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Nature. 2010 Aug 12;466(7308):853-6. doi: 10.1038/nature09287.

Evidence for the survival of the oldest terrestrial mantle reservoir.

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Department of Earth Sciences, Boston University, 675 Commonwealth Avenue, Boston, Massachusetts 02215, USA.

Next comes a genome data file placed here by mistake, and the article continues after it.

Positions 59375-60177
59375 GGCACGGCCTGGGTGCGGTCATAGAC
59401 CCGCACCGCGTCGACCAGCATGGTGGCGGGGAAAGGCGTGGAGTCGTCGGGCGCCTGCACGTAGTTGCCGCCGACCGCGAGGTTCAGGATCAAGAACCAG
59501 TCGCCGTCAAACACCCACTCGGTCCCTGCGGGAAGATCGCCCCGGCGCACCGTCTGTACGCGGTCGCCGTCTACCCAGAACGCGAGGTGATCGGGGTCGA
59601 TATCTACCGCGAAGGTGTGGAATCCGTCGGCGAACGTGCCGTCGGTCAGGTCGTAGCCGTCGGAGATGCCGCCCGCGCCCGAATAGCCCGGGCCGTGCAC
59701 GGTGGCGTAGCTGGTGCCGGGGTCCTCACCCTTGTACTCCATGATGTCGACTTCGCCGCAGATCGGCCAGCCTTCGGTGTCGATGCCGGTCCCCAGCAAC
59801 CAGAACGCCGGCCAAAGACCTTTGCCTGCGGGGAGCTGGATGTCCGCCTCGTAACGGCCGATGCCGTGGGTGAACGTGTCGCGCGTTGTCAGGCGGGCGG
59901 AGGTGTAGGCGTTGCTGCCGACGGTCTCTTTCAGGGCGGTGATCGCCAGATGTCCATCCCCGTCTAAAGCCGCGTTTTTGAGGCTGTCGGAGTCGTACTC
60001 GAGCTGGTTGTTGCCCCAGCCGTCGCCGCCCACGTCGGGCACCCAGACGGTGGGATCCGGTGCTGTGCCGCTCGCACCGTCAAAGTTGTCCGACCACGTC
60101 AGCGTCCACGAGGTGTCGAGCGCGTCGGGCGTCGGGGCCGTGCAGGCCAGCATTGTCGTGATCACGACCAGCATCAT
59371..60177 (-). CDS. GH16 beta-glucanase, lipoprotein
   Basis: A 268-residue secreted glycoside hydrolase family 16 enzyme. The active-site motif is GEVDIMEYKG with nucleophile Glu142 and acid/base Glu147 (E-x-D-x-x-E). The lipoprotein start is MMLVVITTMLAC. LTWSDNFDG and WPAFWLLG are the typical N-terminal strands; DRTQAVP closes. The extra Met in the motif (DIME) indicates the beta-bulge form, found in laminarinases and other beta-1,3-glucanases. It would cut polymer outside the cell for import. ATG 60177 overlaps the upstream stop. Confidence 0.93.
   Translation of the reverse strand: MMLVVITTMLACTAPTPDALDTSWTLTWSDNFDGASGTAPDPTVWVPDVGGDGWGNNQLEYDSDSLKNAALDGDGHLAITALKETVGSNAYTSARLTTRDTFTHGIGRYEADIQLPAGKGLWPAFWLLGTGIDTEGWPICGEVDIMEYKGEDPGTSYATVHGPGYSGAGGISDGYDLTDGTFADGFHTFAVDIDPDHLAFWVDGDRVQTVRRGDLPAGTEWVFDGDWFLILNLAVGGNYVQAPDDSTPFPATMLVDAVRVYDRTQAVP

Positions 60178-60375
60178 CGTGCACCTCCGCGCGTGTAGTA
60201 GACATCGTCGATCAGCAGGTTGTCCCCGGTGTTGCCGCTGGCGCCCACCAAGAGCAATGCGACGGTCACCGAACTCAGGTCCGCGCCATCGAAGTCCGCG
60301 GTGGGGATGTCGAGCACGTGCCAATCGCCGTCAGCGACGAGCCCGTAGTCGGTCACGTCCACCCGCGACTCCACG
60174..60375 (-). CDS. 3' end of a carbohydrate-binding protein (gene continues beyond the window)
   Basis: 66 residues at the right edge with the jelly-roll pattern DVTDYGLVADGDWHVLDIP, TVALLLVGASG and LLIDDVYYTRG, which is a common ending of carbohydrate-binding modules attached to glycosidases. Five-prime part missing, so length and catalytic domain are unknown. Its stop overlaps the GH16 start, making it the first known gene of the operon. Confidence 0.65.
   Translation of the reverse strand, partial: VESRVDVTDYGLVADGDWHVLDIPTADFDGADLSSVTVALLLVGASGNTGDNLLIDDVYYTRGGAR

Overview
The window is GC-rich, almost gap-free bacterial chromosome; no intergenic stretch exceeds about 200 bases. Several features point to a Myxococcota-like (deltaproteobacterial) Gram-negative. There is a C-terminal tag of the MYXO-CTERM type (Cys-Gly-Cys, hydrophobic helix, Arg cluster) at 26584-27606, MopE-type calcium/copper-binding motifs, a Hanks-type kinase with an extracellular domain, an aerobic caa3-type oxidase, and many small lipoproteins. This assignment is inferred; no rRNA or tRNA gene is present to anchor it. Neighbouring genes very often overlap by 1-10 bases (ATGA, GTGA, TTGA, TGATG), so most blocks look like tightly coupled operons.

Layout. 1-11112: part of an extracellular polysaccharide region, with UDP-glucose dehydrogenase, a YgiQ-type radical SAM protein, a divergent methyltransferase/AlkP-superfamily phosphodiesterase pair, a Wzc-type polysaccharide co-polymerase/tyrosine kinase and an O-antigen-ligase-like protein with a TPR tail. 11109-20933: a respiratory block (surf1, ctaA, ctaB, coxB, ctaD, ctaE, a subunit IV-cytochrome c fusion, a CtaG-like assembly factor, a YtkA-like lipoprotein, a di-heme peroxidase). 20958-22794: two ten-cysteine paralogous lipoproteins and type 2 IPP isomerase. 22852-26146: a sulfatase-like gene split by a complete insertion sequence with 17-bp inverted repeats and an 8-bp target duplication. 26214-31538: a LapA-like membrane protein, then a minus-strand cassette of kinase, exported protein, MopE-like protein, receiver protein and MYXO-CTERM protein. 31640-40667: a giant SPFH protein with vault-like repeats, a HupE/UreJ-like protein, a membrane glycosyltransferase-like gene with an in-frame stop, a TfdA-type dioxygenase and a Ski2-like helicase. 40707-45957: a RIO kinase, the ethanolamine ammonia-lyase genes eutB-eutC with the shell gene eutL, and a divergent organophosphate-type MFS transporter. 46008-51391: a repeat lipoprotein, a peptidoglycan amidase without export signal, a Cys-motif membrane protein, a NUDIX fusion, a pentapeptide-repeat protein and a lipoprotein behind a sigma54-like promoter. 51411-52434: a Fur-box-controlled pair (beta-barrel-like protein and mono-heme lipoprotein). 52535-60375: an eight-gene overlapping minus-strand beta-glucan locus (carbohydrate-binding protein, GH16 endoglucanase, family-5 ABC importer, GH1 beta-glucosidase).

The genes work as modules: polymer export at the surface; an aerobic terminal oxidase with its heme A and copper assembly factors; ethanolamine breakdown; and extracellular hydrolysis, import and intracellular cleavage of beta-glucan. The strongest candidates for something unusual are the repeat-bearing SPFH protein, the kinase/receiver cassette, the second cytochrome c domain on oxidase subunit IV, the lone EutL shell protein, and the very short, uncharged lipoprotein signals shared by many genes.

Helium is a powerful tracer of primitive material in Earth's mantle. Extremely high (3)He/(4)He ratios in some ocean-island basalts suggest the presence of relatively undegassed and undifferentiated material preserved in Earth's mantle. However, terrestrial lavas with high (3)He/(4)He ratios have never been observed to host the primitive lead-isotopic compositions that are required for an early (roughly 4.5 Gyr ago) formation age. Here we show that Cenozoic-era Baffin Island and West Greenland lavas, previously found to host the highest terrestrial-mantle (3)He/(4)He ratios, exhibit primitive lead-isotope ratios that are consistent with an ancient mantle source age of 4.55-4.45 Gyr. The Baffin Island and West Greenland lavas also exhibit (143)Nd/(144)Nd ratios similar to values recently proposed for an early-formed (roughly 4.5 Gyr ago) terrestrial mantle reservoir. The combined helium-, lead- and Nd-isotopic compositions in Baffin Island and West Greenland lavas therefore suggest that their source is the most ancient accessible reservoir in the Earth's mantle, and it may be parental to all mantle reservoirs that give rise to modern volcanism.


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